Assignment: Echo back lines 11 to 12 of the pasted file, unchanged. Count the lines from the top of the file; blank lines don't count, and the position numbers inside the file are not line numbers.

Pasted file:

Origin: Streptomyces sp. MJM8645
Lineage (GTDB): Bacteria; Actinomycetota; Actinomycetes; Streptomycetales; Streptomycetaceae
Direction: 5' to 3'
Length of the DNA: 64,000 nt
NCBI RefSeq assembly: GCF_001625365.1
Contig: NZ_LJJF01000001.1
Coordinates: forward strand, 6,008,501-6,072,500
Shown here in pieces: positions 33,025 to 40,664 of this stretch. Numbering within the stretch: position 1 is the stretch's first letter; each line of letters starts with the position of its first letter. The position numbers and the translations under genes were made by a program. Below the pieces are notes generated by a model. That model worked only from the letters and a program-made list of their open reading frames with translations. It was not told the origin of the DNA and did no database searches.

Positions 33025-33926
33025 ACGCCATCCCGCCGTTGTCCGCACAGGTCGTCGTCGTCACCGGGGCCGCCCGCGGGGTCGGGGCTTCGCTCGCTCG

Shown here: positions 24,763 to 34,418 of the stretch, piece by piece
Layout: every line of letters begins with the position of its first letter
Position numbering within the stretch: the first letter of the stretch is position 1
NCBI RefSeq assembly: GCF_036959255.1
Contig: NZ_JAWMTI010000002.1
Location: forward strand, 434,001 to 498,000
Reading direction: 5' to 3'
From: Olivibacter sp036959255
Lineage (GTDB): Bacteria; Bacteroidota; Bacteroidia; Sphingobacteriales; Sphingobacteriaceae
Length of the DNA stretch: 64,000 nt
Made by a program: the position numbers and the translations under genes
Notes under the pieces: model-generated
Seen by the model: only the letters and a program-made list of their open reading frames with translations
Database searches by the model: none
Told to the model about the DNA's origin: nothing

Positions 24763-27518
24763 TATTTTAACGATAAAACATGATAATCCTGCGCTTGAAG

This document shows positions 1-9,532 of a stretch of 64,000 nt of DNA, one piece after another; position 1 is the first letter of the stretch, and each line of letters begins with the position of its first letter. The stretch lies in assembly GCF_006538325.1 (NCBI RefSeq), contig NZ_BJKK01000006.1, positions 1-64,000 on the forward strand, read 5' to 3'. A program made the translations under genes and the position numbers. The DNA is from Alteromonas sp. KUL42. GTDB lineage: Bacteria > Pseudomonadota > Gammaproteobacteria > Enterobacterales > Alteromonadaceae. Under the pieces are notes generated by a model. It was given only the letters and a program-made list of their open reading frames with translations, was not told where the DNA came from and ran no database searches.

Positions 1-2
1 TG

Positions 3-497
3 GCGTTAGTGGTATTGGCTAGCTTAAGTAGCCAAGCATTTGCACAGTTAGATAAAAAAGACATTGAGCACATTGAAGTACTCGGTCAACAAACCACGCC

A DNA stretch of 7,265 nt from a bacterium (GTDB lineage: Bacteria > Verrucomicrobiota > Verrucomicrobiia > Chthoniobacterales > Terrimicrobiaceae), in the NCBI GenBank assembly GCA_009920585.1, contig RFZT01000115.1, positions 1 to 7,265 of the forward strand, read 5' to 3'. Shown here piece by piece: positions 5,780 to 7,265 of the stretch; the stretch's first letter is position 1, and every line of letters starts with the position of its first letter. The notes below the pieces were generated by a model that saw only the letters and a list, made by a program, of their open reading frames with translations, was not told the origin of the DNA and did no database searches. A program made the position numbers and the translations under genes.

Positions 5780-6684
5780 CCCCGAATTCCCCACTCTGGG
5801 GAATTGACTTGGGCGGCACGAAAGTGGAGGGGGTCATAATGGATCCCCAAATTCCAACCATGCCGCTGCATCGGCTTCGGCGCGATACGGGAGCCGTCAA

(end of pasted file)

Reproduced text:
Shown here: positions 24,763 to 34,418 of the stretch, piece by piece
Layout: every line of letters begins with the position of its first letter